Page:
Where have I seen this before?

Okay.  One of the good things about living in Vancouver is that it has a great library downtown.  Not a great theological library, but a library that’s beautiful, huge, and fun to visit.  My wife and I went there the other day for a short stint and sorted through two sections:  pregnancy/childbirth and theology/bible.  She found 4 good books and I found 1 (Richard Bauckham’s Jesus and the Eyewitnesses)…and another book that’s, well, definitely a book.  I like to read a fair amount and I definitely tend to read more things I don’t like than things that I do, mostly to keep abreast of what’s out there and what people are talking about.  I have a heresy shelf that rotates fairly regularly (I love thrift stores) that right now has a library copy of The Great Emergence on it.  I’m currently on page 52 and am very confident that it’s on the right shelf.   It’s one of 3 books to ever get my highly feared C.A.R. award (Clear Across the Room), which means I actually tossed it in frustration.  When I’m done, I’ll write a review for Amazon and post it here too.  It’s going to be a hard one to write though.

I haven’t read Phyllis Tickle until now, and I admittedly didn’t know a thing about her.  I looked at the book and saw that it was published by Baker Books, which brought my hopes up…and Emergent Village.

My hopes were smashed like a parked car when the Canucks lose in game 7.

I opened the front flap to check the endorsements.

Brian McLaren?

Tony Jones?

Doug Pagitt?

What?  Well, I just apparently discovered who the fourth member is of the emergent church A-Team (though the real question is can this be a real A-Team with 4 Murdocks?)…

So, as I’m reading this book, I have a sneaking suspicion that I’ve encountered something about Tickle somewhere before.  I know I’ve encountered the name dozens of times, and I know I’ve heard passing allusions to her, but I can’t shake the idea that I’ve read an interview with her, or a book review, or something.

So I do what Batman always does: check the internet/batcave.

I soon found what I was remembering, which was an interview in, of all places, the MB Herald.  It’s from July 2009, and it’s here.

People are free to read whatever they want and believe whatever they desire.  Nobody answers to me; we all answer to God.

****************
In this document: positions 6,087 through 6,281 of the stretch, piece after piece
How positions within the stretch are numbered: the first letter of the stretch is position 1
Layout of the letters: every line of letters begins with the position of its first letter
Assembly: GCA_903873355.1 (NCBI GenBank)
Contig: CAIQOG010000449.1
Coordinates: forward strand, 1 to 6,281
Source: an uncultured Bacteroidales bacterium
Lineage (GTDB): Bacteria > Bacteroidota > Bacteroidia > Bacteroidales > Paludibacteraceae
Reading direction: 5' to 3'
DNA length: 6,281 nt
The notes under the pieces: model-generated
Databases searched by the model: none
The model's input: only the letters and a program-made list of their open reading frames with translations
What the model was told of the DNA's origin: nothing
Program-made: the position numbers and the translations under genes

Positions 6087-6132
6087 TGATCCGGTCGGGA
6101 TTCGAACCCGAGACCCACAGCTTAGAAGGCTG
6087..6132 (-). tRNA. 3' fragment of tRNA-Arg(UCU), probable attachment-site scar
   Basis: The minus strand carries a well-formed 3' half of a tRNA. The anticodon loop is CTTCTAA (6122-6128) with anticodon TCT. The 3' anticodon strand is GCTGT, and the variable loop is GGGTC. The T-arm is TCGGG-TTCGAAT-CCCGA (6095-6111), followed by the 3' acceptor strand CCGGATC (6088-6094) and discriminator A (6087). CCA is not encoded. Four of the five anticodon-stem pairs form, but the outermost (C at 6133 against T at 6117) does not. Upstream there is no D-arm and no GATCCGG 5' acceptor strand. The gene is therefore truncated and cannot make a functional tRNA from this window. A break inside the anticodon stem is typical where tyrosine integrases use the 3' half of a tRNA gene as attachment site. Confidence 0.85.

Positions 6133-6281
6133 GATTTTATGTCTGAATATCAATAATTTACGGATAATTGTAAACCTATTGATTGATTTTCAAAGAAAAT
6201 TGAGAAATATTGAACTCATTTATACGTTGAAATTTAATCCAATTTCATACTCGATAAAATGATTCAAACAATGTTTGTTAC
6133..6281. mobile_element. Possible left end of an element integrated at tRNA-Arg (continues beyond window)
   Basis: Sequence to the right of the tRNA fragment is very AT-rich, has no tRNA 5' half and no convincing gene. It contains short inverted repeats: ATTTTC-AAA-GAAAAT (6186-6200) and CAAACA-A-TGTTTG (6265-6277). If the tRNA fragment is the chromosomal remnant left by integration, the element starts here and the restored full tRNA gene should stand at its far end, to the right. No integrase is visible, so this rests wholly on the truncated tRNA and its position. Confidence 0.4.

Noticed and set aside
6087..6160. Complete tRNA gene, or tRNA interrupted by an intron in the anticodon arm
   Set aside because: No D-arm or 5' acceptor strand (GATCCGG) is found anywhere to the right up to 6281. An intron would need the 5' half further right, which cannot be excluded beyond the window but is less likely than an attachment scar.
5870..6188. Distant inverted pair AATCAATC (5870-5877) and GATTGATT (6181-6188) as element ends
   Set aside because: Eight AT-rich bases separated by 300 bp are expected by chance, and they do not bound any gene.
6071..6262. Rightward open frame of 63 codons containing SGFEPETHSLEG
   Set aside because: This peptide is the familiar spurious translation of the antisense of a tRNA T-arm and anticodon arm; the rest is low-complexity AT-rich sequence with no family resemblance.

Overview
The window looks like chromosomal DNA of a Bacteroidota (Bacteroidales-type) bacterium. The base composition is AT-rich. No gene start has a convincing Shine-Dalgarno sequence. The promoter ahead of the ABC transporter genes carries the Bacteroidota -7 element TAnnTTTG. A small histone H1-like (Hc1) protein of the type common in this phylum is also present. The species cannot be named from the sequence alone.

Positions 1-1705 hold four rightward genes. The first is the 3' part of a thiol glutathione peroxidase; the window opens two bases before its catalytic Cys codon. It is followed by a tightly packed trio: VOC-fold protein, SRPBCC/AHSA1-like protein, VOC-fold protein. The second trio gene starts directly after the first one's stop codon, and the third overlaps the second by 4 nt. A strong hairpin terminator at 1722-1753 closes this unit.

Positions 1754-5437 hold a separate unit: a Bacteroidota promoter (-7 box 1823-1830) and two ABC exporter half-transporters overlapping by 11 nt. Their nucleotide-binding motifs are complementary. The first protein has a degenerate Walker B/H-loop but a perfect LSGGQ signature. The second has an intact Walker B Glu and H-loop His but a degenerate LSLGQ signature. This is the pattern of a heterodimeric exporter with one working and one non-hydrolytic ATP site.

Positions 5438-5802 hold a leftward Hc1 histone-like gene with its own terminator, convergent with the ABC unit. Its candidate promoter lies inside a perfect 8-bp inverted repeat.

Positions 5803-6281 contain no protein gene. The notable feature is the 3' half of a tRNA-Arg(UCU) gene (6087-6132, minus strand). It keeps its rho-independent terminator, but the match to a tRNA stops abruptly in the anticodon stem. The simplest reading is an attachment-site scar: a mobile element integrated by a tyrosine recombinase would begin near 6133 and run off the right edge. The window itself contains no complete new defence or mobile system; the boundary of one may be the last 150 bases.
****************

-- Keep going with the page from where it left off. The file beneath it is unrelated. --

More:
But I am curious as to how any sane Christian who is part of Evangelicalism could ever think that someone like Phyllis Tickle was on our side?

I’ve read around 1/3 of the book and already she has denied objective reality, declared that all religion is the consensual illusion of whichever people group espouses it (i.e. socially constructed), lumped Christianity, Catholicism and Islam all together under one big theological umbrella as the three faiths of Abraham (she thinks we all basically believe the same thing), and has basically shown that she completely misunderstands the Reformation.

I know that Christians can disagree on issues, including some fairly touchy ones (i.e. charismatic issues, worship, paedobaptism, etc.), but if you think that people who have completely opposite views regarding every single aspect of core belief are part of one common religious movement, you’re either a cultural zombie of liberalism, or are selling something, or are simply an imbecile.  For the record, Tickle is no imbecile.  She’s definitely in the first category

Like Night of the Living Dead in the first category.

I cannot, for the life of me, understand how a book that is this utterly illogical and filled with gibberish metaphors can be popular.  Then again, it’s my experience that most people don’t pay close attention to the words they read.  Many people read emotionally these days (i.e. they know how a book makes them feel more than anything) and, if Facebook is any indicator, generally could not track a logical argument if their life depended upon it.

I’ll post the final review when it’s done.

Until Next Time,

Lyndon “Time for Bed AGAIN?” Unger


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